August 25, 2021

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A covered call strategy works as a hedge for long-term investors in stocks. This strategy can be employed by continuing to hold the stock and by selling its call option. 

Let’s see how it works.

Background 

  1. The Tata Motors stock is witnessing near-term pressure due to chip shortage affecting the JLR business and the pandemic disrupting its India business. 
  2. While in the long term, these issues are expected to be resolved; in the near term the business is being adversely affected.
  3. The stock is currently trading at ₹284. It is down nearly 3% so far this month so far and over 20% down from its yearly highs. This looks worse when you compare it with Nifty which is close to its lifetime highs. 

Derivatives build-up

  1. In the Derivatives segment, as on 25th August, the stock has the highest open interest buildup at the 300 strike price call option with 61 lakh contracts for the September series. Typically, a high open interest buildup at a particular strike price in call options implies that the option writers (sellers) foresee a resistance at that price.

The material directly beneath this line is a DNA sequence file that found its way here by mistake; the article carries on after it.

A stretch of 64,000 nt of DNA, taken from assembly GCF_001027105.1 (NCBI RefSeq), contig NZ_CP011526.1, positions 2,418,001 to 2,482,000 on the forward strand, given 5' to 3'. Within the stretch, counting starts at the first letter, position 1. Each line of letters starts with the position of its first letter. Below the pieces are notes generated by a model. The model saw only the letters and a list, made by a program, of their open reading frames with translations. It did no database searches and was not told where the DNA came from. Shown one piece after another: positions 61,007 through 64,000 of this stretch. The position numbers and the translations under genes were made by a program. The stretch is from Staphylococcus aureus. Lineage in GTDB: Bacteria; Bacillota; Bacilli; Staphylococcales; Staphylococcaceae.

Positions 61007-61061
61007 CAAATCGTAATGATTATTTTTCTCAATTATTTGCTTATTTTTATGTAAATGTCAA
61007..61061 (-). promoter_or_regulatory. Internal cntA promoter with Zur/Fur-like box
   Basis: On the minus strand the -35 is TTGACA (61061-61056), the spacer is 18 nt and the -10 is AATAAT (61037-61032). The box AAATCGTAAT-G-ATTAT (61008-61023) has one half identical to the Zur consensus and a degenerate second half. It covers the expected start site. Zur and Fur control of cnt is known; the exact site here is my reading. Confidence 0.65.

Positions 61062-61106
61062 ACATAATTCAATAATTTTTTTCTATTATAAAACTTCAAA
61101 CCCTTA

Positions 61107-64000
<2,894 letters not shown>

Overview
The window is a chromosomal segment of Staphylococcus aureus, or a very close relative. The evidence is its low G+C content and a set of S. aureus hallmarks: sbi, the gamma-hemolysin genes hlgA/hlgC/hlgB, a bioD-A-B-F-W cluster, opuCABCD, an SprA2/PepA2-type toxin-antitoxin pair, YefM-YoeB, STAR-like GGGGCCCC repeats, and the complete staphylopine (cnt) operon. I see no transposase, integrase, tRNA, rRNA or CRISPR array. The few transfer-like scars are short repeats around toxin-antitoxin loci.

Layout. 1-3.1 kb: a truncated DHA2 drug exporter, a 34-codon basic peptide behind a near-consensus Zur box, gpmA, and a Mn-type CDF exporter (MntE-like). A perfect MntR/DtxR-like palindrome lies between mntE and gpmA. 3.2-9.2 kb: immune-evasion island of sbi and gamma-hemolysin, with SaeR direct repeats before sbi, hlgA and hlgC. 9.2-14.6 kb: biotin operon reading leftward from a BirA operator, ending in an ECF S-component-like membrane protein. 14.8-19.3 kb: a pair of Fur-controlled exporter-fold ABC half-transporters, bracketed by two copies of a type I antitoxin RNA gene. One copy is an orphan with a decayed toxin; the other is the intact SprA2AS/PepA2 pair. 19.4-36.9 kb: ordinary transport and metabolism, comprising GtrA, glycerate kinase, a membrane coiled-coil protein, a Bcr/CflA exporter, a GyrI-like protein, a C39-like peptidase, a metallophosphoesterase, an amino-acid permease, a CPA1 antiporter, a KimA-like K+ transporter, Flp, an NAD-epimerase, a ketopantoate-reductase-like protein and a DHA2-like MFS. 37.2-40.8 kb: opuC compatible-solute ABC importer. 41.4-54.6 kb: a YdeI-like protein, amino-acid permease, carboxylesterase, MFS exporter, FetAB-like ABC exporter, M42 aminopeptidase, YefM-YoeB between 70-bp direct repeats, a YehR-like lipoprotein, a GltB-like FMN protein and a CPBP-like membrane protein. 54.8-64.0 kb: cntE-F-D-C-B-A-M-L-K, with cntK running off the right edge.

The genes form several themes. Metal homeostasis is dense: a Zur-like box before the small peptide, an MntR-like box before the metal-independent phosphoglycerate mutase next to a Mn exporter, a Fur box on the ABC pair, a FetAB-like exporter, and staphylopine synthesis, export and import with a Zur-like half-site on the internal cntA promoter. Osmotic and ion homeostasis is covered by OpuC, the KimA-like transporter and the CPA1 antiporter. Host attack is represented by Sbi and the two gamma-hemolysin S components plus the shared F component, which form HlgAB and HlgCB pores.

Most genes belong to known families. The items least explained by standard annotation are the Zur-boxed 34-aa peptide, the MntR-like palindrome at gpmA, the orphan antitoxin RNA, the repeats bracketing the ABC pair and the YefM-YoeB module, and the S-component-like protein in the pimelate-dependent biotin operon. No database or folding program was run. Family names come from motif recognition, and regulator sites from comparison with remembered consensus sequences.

2. The said strike price has witnessed an addition of 59.85% (or 36 lakh) contracts. Addition of contracts at this particular strike price suggests more participants believe that stock will trade below ₹300 for a good part of the next month.
  3. The put-call ratio, which indicates the total number put option contracts divided by the total number of call option contracts, for the said strike price is at 2.44 indicating a fair resistance at 300 levels for the share.

Action

  1. Long term investors in Tata Motors who wish to make money on this share without selling their holdings can initiate a covered call strategy. 
  2. For instance, if they sell the September series 300 strike price call option, which is trading at ₹9.45 at the moment, they will pocket ₹26,932 (lot size 2,850 * premium ₹9.45).
  3. This call expires on 30th September and if the stock prices remain at or below ₹300, you get to keep the entire premium as your profit.
  4. If the stock moves higher, say above ₹309.45, you will make a loss but the shares that you hold will gain. The assumption here is that the investors who implement this strategy hold at least 2,850 shares, which is equal to a single lot of the Tata Motors’ options contract.

About the author: Kush Bohra is a SEBI-registered investment advisor and an F&O expert.


Disclaimer:

Derivatives trading must be done only by traders who fully understand the risks associated with them and strictly apply risk mechanisms like stop-losses. 

We do not recommend any particular stock. The stock names mentioned in this article are purely for showing how to do analysis. Take your own decision before investing. 

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